The Showtime television series United States of Tara recently featured an episode where Marshall, Tara’s gay teenage son, was introduced to the world of park cruising. Upon entering the park Marshall runs into Ted, a gay family friend, servicing another man. Ted spots Marshall and immediately takes him home.
"Wouldn't you rather fall in love, Marshall?" asks Ted, "Wouldn't you rather be sixteen and in love? I marched in Washington and shopped on Christopher Street so you'd have the choice to do that, instead of going to that park and getting off and servicing strangers."
Many young gay men today may, in fact, agree with Ted’s character. Younger queer culture has largely moved past the days of cruising parks; and many in our community may view this behavior as an unhealthy and unnecessary relic of times gone by when stigma, shame and secrecy about queer identity forced men into clandestine connections.(Ted would call it "shanger")
Our role is certainly not to judge how, or even where, any person in our community chooses to hook up. It is important to realize, however, that similar threats can exist for anyone engaged in the cruising game---whether online or in the parks and other public places. So let’s talk briefly about the risks one should consider:
First of all, anytime you’re having sex with a casual partner, whether in the parks, the bath-house or the bedroom, you may be putting yourself at risk HIV and/or other STD’s. It is important to protect yourself and your partners. This can take many forms---talking to potential partners about their STD and/or testing history, using safer sex practices like using condoms and not exchanging body fluids (i.e. blood or semen) with partners, or making the decision to only engage in less risky forms of sex (i.e. oral vs. anal sex).
Protection is about a lot more than just condoms and STDs though. Whenever you’re having casual or anonymous sex, there may be things you don’t know about the specific partner(s) with whom you find yourself. This can lead to threats to your physical safety. There HAVE been reports (including here in Rochester) of people being robbed, physically attacked, or even killed by strangers they hook up with. Cruising parks have also often been the sites of gay bashing incidents.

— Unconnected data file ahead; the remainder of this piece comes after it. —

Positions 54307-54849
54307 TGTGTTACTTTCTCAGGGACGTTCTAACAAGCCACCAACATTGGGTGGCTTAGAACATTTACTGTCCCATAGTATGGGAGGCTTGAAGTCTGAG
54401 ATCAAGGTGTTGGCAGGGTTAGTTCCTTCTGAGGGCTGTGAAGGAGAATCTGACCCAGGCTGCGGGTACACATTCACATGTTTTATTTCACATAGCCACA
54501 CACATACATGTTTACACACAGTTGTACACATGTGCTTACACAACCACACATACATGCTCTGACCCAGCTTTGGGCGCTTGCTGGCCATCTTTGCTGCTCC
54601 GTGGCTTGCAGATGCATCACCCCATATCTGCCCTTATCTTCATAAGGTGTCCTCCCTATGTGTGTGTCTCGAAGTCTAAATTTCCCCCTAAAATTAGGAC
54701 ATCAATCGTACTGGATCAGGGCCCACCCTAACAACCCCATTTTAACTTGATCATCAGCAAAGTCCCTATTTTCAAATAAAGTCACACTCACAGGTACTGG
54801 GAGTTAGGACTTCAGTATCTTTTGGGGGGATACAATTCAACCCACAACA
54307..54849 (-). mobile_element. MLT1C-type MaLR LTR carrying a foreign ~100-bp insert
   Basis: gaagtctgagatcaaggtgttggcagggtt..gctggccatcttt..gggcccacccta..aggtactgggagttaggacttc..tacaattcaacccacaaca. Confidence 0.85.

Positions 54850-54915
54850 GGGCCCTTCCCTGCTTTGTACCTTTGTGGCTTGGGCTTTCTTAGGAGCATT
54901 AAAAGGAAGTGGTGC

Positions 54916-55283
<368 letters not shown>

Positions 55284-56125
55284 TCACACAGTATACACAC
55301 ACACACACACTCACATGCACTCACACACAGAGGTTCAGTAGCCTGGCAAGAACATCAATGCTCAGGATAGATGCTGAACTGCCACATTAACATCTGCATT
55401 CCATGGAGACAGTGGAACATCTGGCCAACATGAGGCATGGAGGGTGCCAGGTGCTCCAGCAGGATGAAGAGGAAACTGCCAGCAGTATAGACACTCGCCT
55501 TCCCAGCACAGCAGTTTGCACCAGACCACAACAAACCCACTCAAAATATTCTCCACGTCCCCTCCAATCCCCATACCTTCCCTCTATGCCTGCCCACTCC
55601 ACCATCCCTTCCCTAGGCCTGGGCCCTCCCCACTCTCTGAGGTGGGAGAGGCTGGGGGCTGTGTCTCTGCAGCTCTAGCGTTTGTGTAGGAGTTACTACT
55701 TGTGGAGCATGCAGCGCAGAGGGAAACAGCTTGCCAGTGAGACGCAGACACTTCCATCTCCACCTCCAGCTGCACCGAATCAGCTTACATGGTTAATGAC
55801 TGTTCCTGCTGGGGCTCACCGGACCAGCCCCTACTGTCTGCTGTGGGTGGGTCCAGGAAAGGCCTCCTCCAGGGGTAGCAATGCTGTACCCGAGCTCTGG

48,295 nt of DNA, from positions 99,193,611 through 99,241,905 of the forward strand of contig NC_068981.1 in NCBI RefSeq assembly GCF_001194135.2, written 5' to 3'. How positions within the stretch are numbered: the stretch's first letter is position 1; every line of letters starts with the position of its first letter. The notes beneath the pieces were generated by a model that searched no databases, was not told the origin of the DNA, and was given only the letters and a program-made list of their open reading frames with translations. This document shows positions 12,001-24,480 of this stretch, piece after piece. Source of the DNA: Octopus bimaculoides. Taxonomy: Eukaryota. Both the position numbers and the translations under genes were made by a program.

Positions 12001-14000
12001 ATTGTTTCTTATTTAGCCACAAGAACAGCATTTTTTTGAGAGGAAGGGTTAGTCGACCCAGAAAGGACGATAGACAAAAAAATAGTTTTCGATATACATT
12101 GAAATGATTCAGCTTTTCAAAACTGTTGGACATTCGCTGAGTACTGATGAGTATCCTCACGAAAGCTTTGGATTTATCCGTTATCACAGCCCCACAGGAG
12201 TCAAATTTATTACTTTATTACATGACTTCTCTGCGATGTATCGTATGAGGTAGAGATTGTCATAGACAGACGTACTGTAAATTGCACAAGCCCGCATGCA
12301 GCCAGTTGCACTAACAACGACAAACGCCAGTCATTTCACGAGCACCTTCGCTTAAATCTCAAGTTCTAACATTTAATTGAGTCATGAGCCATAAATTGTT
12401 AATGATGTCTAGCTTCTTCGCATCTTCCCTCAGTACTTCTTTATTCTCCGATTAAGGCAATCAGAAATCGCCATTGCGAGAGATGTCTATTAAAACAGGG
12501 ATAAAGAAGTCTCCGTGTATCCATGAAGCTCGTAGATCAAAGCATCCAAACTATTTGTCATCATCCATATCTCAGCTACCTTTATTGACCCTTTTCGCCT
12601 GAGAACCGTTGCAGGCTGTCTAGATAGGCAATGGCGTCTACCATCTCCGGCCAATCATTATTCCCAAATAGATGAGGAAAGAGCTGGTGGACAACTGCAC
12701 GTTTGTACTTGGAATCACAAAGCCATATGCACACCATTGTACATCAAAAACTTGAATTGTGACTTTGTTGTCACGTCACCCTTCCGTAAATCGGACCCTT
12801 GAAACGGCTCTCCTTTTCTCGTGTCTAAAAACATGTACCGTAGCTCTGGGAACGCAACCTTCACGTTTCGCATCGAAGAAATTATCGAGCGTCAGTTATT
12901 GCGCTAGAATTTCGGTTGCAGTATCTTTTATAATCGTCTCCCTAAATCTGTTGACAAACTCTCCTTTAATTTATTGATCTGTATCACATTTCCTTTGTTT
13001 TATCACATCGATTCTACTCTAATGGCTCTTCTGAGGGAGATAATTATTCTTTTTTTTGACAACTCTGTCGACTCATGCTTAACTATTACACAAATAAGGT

According to a May 5 press release from the GAGV, The National Coalition of Anti-Violence Programs (NCAVP) has recently tracked an increase in pick-up violence targeting LGBTQ people. It is very important to be aware of your surroundings. Whenever possible make sure someone you trust knows where you are or that you have a way to contact help if necessary. Do your best not to put yourself in unsafe environments or situations.
Finally, sex in parks or other public places is against the law! Specifically it’s illegal to have your genitals exposed and/or to be engaged in a sex act in public. If you are having sex in the parks, you CAN be arrested! (Note: Frequently arrests occur when there are undercover cops in the park---specifically looking for men engaging in unlawful and/or lewd behavior.)
These arrests can have serious implications on your life including attention in the media, criminal charges, legal sanctions and other outcomes that can seriously impact your professional & social life---outcomes that one might suggest far outweigh the momentary thrill and/or release of a quick public sexual encounter.
The best advice here is probably to avoid using the parks as a sexual venue altogether. If you can’t/won’t do that, however, certainly be on your guard…and maybe even consider not actually HAVING sex in the park (i.e. it isn’t illegal to meet a guy in the park, chat him up and take him home with you).
Ultimately, whether or not you choose to play in the parks or anywhere else is YOUR decision…but you should understand both sides of the issue, know the risks, and do everything you can to keep yourself safe and healthy!